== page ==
Bias In Gaming: How Our Preferences for Games Change, Assortative Mating and Coping MechanismsGrowing up is weird.
I remember sitting down in front of the TV, finishing a king-size bag of Doritos; watching Rugrats, Doug and Rocko’s Modern Life from sunup to sundown; occasionally popping open a Sprite; and having a great time being entertained by each episode that I’d probably seen a dozen or so times.
Fast-forward to today, I’d still have a good time watching those same shows, given both nostalgia and the amount of depth the early iterations of those shows contained, but I’d probably feel like getting up and doing something else after the first few hours. I also feel sick just thinking about finishing that king-size bag of chips and I now hate the taste of Sprite.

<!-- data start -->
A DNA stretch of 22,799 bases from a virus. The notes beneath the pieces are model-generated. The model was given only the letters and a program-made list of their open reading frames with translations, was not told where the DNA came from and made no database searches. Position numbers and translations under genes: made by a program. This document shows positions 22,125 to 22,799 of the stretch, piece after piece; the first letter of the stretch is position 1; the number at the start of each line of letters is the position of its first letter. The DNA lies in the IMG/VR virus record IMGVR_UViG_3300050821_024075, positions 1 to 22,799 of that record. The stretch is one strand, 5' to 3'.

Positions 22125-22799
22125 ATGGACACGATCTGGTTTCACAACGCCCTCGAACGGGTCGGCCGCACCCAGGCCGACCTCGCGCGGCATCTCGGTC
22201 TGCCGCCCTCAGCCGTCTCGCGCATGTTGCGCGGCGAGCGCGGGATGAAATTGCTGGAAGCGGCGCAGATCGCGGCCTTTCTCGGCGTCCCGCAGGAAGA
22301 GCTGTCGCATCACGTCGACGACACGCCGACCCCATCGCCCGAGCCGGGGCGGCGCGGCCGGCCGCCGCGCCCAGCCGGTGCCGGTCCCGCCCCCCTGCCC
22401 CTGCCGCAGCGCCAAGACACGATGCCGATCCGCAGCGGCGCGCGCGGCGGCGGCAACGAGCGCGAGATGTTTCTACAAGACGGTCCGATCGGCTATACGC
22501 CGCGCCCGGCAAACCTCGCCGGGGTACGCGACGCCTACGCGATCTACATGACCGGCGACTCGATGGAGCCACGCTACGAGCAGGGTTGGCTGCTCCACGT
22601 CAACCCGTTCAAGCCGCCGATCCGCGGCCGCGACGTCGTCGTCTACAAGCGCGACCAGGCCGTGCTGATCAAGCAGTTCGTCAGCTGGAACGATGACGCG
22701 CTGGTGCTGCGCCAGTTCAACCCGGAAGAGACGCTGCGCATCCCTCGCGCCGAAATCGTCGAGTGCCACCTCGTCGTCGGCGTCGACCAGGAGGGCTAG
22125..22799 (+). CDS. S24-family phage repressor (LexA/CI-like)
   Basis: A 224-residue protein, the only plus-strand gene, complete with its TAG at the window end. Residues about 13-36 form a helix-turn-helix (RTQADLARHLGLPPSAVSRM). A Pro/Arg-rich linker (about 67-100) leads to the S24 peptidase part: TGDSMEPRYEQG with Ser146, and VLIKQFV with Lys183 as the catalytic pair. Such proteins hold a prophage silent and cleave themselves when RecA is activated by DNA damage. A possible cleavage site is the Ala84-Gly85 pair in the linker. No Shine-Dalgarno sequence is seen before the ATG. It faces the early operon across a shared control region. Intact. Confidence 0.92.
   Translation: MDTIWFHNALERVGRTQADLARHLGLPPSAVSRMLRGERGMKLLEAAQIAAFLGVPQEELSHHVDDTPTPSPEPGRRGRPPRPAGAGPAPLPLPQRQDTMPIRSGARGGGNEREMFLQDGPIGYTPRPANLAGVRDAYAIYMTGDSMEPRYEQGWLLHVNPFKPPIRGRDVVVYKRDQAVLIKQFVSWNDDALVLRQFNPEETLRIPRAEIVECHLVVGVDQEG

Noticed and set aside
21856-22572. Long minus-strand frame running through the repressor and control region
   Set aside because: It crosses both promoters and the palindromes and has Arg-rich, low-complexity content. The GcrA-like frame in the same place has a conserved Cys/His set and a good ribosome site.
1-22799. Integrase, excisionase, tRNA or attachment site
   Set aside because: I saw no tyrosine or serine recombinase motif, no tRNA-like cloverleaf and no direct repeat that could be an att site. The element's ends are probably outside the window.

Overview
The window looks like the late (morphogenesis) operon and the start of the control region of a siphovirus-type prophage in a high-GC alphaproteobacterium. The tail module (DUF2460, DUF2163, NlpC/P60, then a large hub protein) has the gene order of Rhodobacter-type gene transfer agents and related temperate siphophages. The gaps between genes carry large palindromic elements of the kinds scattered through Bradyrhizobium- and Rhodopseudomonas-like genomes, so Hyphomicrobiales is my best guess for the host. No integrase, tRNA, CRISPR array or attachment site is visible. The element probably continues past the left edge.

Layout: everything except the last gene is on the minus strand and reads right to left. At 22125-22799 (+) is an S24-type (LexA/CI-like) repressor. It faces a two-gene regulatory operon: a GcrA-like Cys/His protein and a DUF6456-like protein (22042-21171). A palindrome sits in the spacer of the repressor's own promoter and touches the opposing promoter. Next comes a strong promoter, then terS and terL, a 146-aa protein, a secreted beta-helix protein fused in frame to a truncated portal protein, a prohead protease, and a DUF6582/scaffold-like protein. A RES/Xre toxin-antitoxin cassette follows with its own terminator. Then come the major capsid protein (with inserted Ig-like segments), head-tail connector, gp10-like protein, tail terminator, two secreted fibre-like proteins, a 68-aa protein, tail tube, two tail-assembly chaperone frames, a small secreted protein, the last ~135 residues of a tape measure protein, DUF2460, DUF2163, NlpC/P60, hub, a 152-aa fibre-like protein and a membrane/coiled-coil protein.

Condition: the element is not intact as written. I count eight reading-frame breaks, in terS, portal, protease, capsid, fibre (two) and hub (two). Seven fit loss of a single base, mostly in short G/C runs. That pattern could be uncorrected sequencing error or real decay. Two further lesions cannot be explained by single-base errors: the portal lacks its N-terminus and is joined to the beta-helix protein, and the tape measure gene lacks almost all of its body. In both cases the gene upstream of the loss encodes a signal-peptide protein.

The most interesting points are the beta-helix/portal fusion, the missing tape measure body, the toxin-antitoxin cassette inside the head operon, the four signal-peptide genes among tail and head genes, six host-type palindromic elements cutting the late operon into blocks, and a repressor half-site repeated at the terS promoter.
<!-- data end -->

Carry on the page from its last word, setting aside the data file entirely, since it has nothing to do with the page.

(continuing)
Even for games, we immerse ourself with one type of game, exploring all variations of the genre until we get sick of all of the tropes in each or find that they don’t feel fresh, new or exciting anymore. This is when you move onto something else.
I guess the point is, our tastes change. They change because we relate to more things, different things. We experience more, so we empathize. We’ve tried different foods, seen different movies, talked to different people from different backgrounds and understand more and more that everyone has had a different set of experiences than us and some of those experiences can help shape how we explore new ventures.